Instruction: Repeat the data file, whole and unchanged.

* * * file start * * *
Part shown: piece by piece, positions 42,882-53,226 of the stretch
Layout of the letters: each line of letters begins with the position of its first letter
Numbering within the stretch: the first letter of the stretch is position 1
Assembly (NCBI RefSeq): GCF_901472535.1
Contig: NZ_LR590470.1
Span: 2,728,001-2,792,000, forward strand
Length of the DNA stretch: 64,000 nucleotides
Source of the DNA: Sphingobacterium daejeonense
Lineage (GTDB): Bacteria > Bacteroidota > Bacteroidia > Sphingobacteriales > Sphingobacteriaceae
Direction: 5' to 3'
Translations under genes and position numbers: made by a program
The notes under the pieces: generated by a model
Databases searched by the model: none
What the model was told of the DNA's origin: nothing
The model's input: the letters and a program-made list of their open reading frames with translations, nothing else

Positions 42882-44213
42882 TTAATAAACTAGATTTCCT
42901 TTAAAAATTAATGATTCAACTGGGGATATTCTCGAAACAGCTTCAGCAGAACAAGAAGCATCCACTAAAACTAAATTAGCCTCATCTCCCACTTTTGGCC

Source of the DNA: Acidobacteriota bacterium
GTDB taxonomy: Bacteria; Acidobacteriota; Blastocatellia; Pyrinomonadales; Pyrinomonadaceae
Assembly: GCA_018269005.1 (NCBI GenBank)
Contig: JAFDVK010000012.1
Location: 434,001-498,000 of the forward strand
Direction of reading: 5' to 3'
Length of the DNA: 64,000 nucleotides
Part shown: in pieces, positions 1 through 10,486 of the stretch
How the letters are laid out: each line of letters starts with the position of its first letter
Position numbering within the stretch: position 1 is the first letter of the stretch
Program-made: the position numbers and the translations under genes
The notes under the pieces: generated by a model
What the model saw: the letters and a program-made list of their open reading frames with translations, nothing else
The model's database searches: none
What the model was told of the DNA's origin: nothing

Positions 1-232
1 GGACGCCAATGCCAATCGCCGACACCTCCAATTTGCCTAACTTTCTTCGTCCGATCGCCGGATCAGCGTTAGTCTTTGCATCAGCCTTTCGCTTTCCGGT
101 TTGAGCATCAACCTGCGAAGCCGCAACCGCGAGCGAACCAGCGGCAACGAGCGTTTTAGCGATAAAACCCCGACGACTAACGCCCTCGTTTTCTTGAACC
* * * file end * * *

Part shown: piece by piece, positions 42,882-53,226 of the stretch
Layout of the letters: each line of letters begins with the position of its first letter
Numbering within the stretch: the first letter of the stretch is position 1
Assembly (NCBI RefSeq): GCF_901472535.1
Contig: NZ_LR590470.1
Span: 2,728,001-2,792,000, forward strand
Length of the DNA stretch: 64,000 nucleotides
Source of the DNA: Sphingobacterium daejeonense
Lineage (GTDB): Bacteria > Bacteroidota > Bacteroidia > Sphingobacteriales > Sphingobacteriaceae
Direction: 5' to 3'
Translations under genes and position numbers: made by a program
The notes under the pieces: generated by a model
Databases searched by the model: none
What the model was told of the DNA's origin: nothing
The model's input: the letters and a program-made list of their open reading frames with translations, nothing else

Positions 42882-44213
42882 TTAATAAACTAGATTTCCT
42901 TTAAAAATTAATGATTCAACTGGGGATATTCTCGAAACAGCTTCAGCAGAACAAGAAGCATCCACTAAAACTAAATTAGCCTCATCTCCCACTTTTGGCC

Source of the DNA: Acidobacteriota bacterium
GTDB taxonomy: Bacteria; Acidobacteriota; Blastocatellia; Pyrinomonadales; Pyrinomonadaceae
Assembly: GCA_018269005.1 (NCBI GenBank)
Contig: JAFDVK010000012.1
Location: 434,001-498,000 of the forward strand
Direction of reading: 5' to 3'
Length of the DNA: 64,000 nucleotides
Part shown: in pieces, positions 1 through 10,486 of the stretch
How the letters are laid out: each line of letters starts with the position of its first letter
Position numbering within the stretch: position 1 is the first letter of the stretch
Program-made: the position numbers and the translations under genes
The notes under the pieces: generated by a model
What the model saw: the letters and a program-made list of their open reading frames with translations, nothing else
The model's database searches: none
What the model was told of the DNA's origin: nothing

Positions 1-232
1 GGACGCCAATGCCAATCGCCGACACCTCCAATTTGCCTAACTTTCTTCGTCCGATCGCCGGATCAGCGTTAGTCTTTGCATCAGCCTTTCGCTTTCCGGT
101 TTGAGCATCAACCTGCGAAGCCGCAACCGCGAGCGAACCAGCGGCAACGAGCGTTTTAGCGATAAAACCCCGACGACTAACGCCCTCGTTTTCTTGAACC